Summary of Editorials from the Hebrew Press
Yediot Aharonot suggests that Israel and Turkey have much in common, including that of how to deal with national/ethnic minorities. The author suggests that „Like the Turks, we are hesitating between the zig to the West and the zag to the East. Their east is the Turan plains in central Asia, where the Turkic peoples originated. Our east is the Levant.” The paper notes that Defense Minister Ehud Barak began his current visit to Turkey by laying a wreath at Ataturk’s tomb.
Ma’ariv refers to Galilee and Negev Development Minister Silvan Shalom and says that „Aside from statements, which are important in and of themselves, he has still not succeeded in motivating his Cabinet colleagues to do something tangible for the north. Ministers come and go but the north in which we live remains in the same depressed condition it has been in for years.” The author decries that neither Haifa University nor the Technion was chosen to establish the new medical school in the north.
Yisrael Hayom says that Israelis may be proud of the field hospital that the IDF has established in Haiti and suggests that „Even though soon nobody will remember why the baby that took its first breath, assisted by one of our midwives, is named ‘Israel’ – even a momentary feeling of joy is not to be dismissed.”
The Jerusalem Post debates the skewed priorities of Israeli media, in a week that offered equal coverage of the disaster in Haiti and the lawsuit filed by a former housemaid of Israel’s first lady, Sara Netanyahu, and finds that „The undertone to all three [major] papers’ approach touches on the bitter circulation war between the old guard tabloid duo and the freesheet newcomer, with the titles seeking to denigrate and marginalize each other as they struggle for market share.” The editor states that „Only by returning to correctly prioritized, balanced and in-depth reporting, and by providing information that readers need and can rely upon, can newspapers, on whatever medium they may be served, compete with television,” and adds „It is by digging out the truth on matters of consequence that newspapers can secure their future, and not by pandering to a perceived public penchant for sensationalism or by pursuing private agendas.”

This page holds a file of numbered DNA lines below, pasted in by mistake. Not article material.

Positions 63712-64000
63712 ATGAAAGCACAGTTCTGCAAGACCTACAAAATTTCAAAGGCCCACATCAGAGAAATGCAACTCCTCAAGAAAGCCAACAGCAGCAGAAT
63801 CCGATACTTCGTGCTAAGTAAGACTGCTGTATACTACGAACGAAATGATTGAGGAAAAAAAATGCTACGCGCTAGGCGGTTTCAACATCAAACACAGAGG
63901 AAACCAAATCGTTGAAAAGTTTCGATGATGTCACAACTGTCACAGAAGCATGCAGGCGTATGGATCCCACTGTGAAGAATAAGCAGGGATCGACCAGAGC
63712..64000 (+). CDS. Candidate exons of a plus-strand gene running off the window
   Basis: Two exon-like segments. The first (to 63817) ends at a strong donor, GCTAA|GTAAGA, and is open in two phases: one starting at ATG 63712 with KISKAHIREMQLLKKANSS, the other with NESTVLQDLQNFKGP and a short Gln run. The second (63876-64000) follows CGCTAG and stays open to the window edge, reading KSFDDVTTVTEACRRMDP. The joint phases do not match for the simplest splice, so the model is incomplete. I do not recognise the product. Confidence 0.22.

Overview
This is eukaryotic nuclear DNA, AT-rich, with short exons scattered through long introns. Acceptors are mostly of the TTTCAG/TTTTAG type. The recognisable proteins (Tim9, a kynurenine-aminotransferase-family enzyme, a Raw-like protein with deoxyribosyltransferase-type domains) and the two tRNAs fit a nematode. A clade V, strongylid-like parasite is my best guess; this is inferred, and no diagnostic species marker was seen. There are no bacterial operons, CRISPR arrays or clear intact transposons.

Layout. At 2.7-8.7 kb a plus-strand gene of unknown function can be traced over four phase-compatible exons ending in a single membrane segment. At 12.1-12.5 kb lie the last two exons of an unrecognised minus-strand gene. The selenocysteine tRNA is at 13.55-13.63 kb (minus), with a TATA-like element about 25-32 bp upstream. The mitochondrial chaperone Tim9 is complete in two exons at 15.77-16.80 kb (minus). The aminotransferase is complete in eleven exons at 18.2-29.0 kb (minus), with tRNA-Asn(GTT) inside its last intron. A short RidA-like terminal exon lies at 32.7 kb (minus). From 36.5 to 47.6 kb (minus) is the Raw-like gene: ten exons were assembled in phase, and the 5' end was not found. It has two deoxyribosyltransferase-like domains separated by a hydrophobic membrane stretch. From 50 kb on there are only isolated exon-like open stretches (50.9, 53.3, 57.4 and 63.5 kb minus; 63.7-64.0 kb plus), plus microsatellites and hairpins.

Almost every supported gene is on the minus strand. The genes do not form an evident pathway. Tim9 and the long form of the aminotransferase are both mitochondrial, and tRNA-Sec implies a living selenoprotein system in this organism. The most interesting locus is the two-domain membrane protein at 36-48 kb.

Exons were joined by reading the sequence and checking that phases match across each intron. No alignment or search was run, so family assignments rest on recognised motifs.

Haaretz protests what it terms the wrongful arrest of 17 civil rights activists demonstrating in East Jerusalem’s Sheikh Jarrah neighborhood on Friday and their detention by the police overnight, and suggests that „A society without protests is a sick society, afflicted by lethargy and complacency that breed evil. A police force that falsely arrests peaceful demonstrators is dangerous and harmful to democracy.”